Reproductive Science and Integrated Conservation
Edited by William V. Holt, Amanda R. Pickard, John C. Rodger, David E. Wildt
Cambridge University Press
Reproduction is essential to the continuation and evolution of life on this planet and is
therefore a centrally important process in the conservation of wildlife. However, reproductive
mechanisms are well understood in only a handful of vertebrate species, mostly domestic
livestock and laboratory animals. This means that attempts to develop and implement
management policies for wildlife conservation, and especially for endangered species that,
by definition, are difficult to study, are often based on poor data or no data at all. In
Reproductive Science and Integrated Conservation leading authorities provide glimpses
of reproductive diversity in fishes, amphibia, reptiles, birds and mammals. Conservation
plans are founded on the assumption that reproduction will be successful, but what if it fails?
This book reviews the many factors that influence reproduction, including genetics, behaviour
and nutrition, and experts assess the potential conservation relevance of the recent rapid
advances in reproductive technology and medicine.
Paperback 426 pages 41 line diagrams 12 half-tones 34 tables ISBN 9780521011105
Hardback 426 pages 41 line diagrams 12 half-tones 34 tables ISBN 9780521812153
Richard Stone, David E. Wildt, Susie Ellis, Donald Janssen, Jennifer Buff, Alan Dixson,
Nancy Harvey, Marilyn Patton, Joanna Setchell, Tom G. McEvoy, John J. Robinson,
Helen S. Baillie, Allan A. Pacey, Harry D. M. Moore, Andrea C. Taylor,
Karen Koeninger Ryan, Robert C. Lacy, Susan W. Margulis, Philip Hedrick,
Tim Coulson, Elodie Hudson, Amanda R. Pickard, Steven L. Monfort, Thomas B.
Hildebrandt, Janine L. Brown, Robert Hermes, Frank Goritz, Naida M. Loskutoff,
J. K. Critser, L. K. Riley, R. S. Prather, Peter D. Temple-Smith, Terry Fletcher,
Keith Morris, JoGayle Howard, Paul E. Marinari, W. V. Holt, Teresa Abaigar,
P. F. Watson, John C. Rodger, Karen E. Mate, Lyn A. Hinds, Phil Cowan,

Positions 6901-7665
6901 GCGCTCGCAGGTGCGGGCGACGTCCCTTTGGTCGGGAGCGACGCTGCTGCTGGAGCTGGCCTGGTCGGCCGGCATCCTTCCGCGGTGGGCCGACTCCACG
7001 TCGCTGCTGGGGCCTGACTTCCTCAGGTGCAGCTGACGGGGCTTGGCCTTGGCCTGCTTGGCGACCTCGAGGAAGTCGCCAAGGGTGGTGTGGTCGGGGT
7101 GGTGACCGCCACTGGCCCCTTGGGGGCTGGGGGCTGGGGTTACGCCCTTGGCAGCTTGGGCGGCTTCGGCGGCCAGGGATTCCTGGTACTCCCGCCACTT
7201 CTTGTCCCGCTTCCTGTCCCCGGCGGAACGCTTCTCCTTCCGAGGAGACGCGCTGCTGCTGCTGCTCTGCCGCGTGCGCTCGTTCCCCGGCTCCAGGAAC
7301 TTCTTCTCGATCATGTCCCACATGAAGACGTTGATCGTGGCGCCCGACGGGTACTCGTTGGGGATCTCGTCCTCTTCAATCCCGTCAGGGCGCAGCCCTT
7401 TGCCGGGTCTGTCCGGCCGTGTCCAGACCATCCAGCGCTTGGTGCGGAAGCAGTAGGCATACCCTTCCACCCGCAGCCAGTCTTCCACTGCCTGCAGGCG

Roger Pech, Paul Curtis, Ann M. Donoghue, Juan Manuel Blanco, George F. Gee,
Yvonne Kirkby, Valentine A. Lance, Terri L. Roth, Amy Obringer, Gordon McGregor
Reid, Heather Hall
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List of contributors; Foreword Richard Stone; Part I. Introduction: 1. Toward more
effective reproductive science for conservation David E. Wildt, Susie Ellis, Donald Janssen
and Jennifer Buff; Part II. Reproduction and Population Viability: Introduction; 2.
Behaviour and reproduction Alan Dixson, Nancy Harvey, Marilyn Patton and Joanna
Setchell; 3. Nutrition and its interaction with reproductive processes Tom G. McEvoy and
John J. Robinson; 4. Environmental chemicals and the threat to male fertility in mammals:
evidence and perspective Helen S. Baillie, Allan A. Pacey and Harry D. M. Moore; 5.
Assessing the consequences of inbreeding for population fitness: past challenges and
future prospects Andrea C. Taylor; 6. Impacts of inbreeding on components of
reproductive success Karen Koeninger Ryan, Robert C. Lacy and Susan W. Margulis;
7. The major histocompatibility complex (MHC) in declining populations: an example
of adaptive variation Philip Hedrick; 8. When is the birth rate the key factor associated
with population dynamics? Tim Coulson and Elodie Hudson; Part III. Reproductive
Techniques for Conservation Management: Introduction; 9. Reproductive and welfare
monitoring for the management of ex-situ populations Amanda R. Pickard; 10.
Non-invasive endocrine measures of reproduction and stress in wild populations
Steven L. Monfort; 11. Ultrasound for analysis of reproductive function in wildlife
species Thomas B. Hildebrandt, Janine L. Brown, Robert Hermes and Frank
Goritz; 12. Role of embryo technologies in genetic management and conservation
of wildlife Naida M. Loskutoff; 13. Application of nuclear transfer technology to
wildlife species J. K. Critser, L. K. Riley and R. S. Prather; Part IV. Integrated
Conservation Management: Introduction; 14. Integrating reproductive sciences
into recovery programmes for declining and extinct marsupial populations Peter D.
Temple-Smith; 15. Captive breeding and predator control: a successful strategy for
conservation in Western Australia Terry Fletcher and Keith Morris; 16. Black-footed
ferret: model for assisted reproductive technologies contributing to in situ conservation
JoGayle Howard, Paul E. Marinari and David E. Wildt; 17. Genetic resource banks for
species conservation W. V. Holt, Teresa Abaigar, P. F. Watson and D. E. Wildt; 18.
Fertility control for wildlife John C. Rodger; 19. Contraceptive vaccine development
Karen E. Mate and Lyn A. Hinds; 20. Field applications of fertility control for wildlife
management Phil Cowan, Roger Pech and Paul Curtis; Part V. Reproductive Science in
Non-Mammalian Species: Introduction; 21. Reproductive technologies and challenges in
avian conservation and management Ann M. Donoghue, Juan Manuel Blanco, George F.
Gee, Yvonne Kirkby and David E. Wildt; 22. Reptile reproduction and endocrinology
Valentine A. Lance; 23. Reproductive research and the worldwide amphibian extinction
crisis Terri L. Roth and Amy Obringer; 24. Reproduction in fishes in relation to conservation
Gordon McGregor Reid and Heather Hall; Part VI. Conclusion: 25. Postscript - sex,
wildlife and vindication W. V. Holt, A. R. Pickard, J. C. Rodger and D. E. Wildt; Index.
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